But as much as I love the Sketchbook Shorts pattern, with its old-fashioned vibe, front pleats, pockets, and mock fly, sometimes I want something a bit different. Something more, I don't know, 1970s Sesame Street. And so I have sewn up a bunch of other pants patterns for Joe. Often, however, I am dissatisfied with the fit of the end result, and this is true even of other Oliver + s pants patterns, like the Sailboat Pants and the Sandbox Pants. These are great patterns and they fit Joe well enough, but they just don't have that je ne sais quois (that's French for "makes your butt look good"- not that my toddler is concerned about that).

Well, there is a simple solution to this problem. I just need to alter the crotch curve of other pants patterns to better mimic the Sketchbook pattern, right? I need to make the Sketchbook pattern my "sloper" for pants for Joe. Since I know what does work on Joe, a few simple changes to other pants patterns should result in a better fit on Joe. Simple, right?

Uh, right. It's just that I am a bit timid about drafting my own patterns, or even altering patterns. But at this point, I have already used the Sketchbook Shorts as a starting point for (many pairs of) shorts and pants - I've modified the pocket shape, and I've eliminated the pleats for a flat-front version. So what's the big deal? I can do this!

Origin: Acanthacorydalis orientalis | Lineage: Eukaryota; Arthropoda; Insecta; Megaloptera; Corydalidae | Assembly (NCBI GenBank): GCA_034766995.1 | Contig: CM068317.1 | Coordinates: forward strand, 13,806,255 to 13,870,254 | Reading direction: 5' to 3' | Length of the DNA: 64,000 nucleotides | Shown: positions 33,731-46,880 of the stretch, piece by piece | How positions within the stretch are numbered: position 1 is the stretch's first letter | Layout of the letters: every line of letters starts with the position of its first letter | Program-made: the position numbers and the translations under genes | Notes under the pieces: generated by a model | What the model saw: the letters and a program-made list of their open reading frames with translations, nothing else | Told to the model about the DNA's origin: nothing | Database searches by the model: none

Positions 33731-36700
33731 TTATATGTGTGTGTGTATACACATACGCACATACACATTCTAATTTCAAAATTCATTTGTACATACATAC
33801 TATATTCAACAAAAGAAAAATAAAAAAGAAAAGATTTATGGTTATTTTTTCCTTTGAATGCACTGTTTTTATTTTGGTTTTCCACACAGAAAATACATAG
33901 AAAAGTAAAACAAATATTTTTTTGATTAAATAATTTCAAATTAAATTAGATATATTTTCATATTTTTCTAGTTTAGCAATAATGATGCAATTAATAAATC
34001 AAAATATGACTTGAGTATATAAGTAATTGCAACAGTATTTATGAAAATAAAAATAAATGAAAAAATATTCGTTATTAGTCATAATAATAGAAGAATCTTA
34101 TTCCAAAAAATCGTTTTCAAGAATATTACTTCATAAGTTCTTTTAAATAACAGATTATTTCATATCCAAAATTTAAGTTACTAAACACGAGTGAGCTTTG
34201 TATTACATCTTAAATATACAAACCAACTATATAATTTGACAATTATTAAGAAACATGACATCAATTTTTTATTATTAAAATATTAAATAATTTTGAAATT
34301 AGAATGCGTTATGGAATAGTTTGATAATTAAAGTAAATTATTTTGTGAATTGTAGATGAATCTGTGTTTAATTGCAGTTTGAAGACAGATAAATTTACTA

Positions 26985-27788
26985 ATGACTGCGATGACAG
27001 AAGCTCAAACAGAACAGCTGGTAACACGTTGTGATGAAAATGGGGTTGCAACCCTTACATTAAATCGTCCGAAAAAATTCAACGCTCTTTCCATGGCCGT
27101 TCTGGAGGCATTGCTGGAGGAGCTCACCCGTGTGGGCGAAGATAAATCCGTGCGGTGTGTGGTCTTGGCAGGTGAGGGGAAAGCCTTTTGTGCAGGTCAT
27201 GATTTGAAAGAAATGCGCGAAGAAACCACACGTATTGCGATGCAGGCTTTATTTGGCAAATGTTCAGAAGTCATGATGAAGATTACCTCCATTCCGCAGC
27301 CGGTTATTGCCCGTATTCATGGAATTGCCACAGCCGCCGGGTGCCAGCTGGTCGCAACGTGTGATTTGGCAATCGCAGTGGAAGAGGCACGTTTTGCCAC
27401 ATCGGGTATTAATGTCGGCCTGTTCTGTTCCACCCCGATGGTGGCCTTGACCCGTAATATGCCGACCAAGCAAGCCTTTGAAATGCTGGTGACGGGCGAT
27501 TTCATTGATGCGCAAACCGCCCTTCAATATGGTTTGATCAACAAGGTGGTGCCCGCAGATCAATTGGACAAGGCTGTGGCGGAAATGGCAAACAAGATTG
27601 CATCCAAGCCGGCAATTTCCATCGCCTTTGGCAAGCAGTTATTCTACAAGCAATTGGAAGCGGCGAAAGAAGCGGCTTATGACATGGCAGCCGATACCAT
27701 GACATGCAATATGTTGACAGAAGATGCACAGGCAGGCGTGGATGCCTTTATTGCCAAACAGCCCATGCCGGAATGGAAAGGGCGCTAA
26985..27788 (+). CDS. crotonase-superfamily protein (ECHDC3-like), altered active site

For my first Franken-pattern attempt, I chose another pair of pants I've made for Joe - the Pocket Pants from Growing Up Sew Liberated. I've also made these as shorts and Joe still wears both items pretty frequently. I love the contrast binding and waistband details on these pants. So cute. And the fit of the original pattern is okay on Joe. But it's not perfect - the back tends to ride down as Joe plays, and the front tends to bunch up a bit. He shows a bit more plumber crack diaper in those pants than is strictly ideal.

Franken-shorts.

So I combined the two patterns into these Franken-shorts. These shorts use the basic pattern pieces from the Sketchbook Shorts (with the pleat eliminated and the pocket shape changed from a scoop to a diagonal line), but incorporate the details of the Pocket Pants. For a pair of Pocket Pants with the perfect fit. And it wasn't hard at all.

Playing.
I purposefully made these shorts pretty long, for a "board short" look, and because Joe is getting taller by the minute. Since I wasn't sure how these would work out, I used some scraps that have been lingering in my stash forever to make them up. If fabrics you've forgotten the value of are essentially "free" then I think fabrics you once sewed into an ugly garment you never wore and then threw back into the scrap pile are also "free" and you can feel pretty smug about sewing them into something useable. Such was the tomato-red cotton twill used in these shorts. Again, feel free to incorporate this theory into your own sewing life as applicable.

Joe gives the pockets his seal of approval. Toddlers just love their pockets.

He found the pockets!